Are we there yet?
Tell us about one thing that’s happened recently that leads you to believe there’s still a problem.
Sadly, it’s all too easy to find examples. Look at the Booth of Truth in London – in which women in the creative industries could confess to sexism they had experienced in the workplace. Some of the anecdotes are so grim and the scale disheartening.
To make matters worse, the outpouring of these experiences has apparently made men less likely to want to mentor female creatives. The problem in our industry isn’t just for women, either – look at the recent stories of those who have faced redundancies thanks to their age that have emerged due to the work of Madeleine Morris and her Society of Very Senior Creatives.
I think we can all see there’s a gap between good intent and rhetoric around diversity and inclusion, versus tangible actions required to support sustained change. The key thing is to keep pushing and holding ourselves accountable. We need to see a greater variety of people in leading positions and we definitely need to see more women in Creative Director positions.
If women aren’t seeing role models they can relate to in senior positions and being championed, it’s far less likely they will climb the creative ladder. Or worse, they will opt out and do their own thing, robbing us of vital talent and energy.
Our industry is still living with the legacy of the (mostly) male, (traditionally) charismatic and dominating leader – I look forward to a time when leaders and their styles are as varied as the audiences they market to.
How about something that proves we are making progress?
In terms of the wider media, Edward Enninful, Vogue UK’s editor-in-chief, has powerfully put diversity at the heart of Vogue’s agenda, in a bid to ‘normalise the marginalised’ for its readers and sales are up, so there’s a clear business imperative and advantage.
Closer to home, it’s promising that Cannes announced it will introduce diversity screening. Meanwhile, the #TimeTo campaign has resulted in an industry code of conduct that helps to close the gap I spoke of earlier. Perhaps most importantly, clients are urgently asking what our industry policies and credentials are in this area, which is a sure-fire way to motivate rapid progress.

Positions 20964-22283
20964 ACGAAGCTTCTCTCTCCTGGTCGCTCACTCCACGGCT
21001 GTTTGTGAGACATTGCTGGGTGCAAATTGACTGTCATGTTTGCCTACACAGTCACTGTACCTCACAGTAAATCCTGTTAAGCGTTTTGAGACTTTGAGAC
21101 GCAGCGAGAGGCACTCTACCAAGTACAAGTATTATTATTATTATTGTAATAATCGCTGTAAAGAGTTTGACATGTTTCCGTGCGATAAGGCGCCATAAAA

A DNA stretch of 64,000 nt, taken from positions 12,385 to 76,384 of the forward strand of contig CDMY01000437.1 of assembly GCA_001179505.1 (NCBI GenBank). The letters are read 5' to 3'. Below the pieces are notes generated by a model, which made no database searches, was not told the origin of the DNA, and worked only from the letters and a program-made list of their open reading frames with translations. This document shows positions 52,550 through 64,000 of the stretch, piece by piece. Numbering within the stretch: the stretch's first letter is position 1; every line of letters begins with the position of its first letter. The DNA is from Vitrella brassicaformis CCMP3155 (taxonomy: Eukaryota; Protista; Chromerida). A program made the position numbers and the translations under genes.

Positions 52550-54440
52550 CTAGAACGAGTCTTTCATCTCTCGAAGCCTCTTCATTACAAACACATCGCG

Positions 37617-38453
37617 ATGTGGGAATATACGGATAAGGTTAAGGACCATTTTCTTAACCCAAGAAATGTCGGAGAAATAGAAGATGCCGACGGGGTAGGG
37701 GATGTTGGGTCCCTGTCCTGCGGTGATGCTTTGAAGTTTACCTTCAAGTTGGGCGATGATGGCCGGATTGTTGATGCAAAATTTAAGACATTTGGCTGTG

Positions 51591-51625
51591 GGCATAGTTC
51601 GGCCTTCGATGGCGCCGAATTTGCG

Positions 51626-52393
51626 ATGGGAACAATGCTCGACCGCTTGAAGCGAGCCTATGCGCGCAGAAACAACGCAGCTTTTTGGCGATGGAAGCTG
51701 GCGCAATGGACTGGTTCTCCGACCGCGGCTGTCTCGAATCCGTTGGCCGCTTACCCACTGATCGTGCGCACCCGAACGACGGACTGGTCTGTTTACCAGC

On a more personal note, I’m very conscious of being the first female CEO at Wolff Olins and I certainly don’t want to be the last. This is why I want to make sure we’re promoting practices at Wolff Olins that ensure a level playing field for all, and why I participate in initiatives designed to help others rise (such as Omniwomen within our network – thank you Janet Riccio, Sam Phillips and Emma Sargeant).
What else needs to be done to get there?
Annual metrics, league tables and transparency are all proving useful in promoting change. As are increasingly standardised practices such as unconscious bias training, blind CVs during the recruitment process and shared parental leave policies.
More fundamentally I worry that talented people never make it into our industry simply because of their financial circumstances. The barriers to expressing our individual creativity have never been lower due to technology, yet access to training, opportunities and sponsorship are still out of reach for so many. This is especially compounded by the reality that funding for arts and education is under intense pressure and scrutiny.
Finally, I’d like to see the intensity of public debate and scrutiny continue. While it may be uncomfortable, it will ultimately fuel our progress.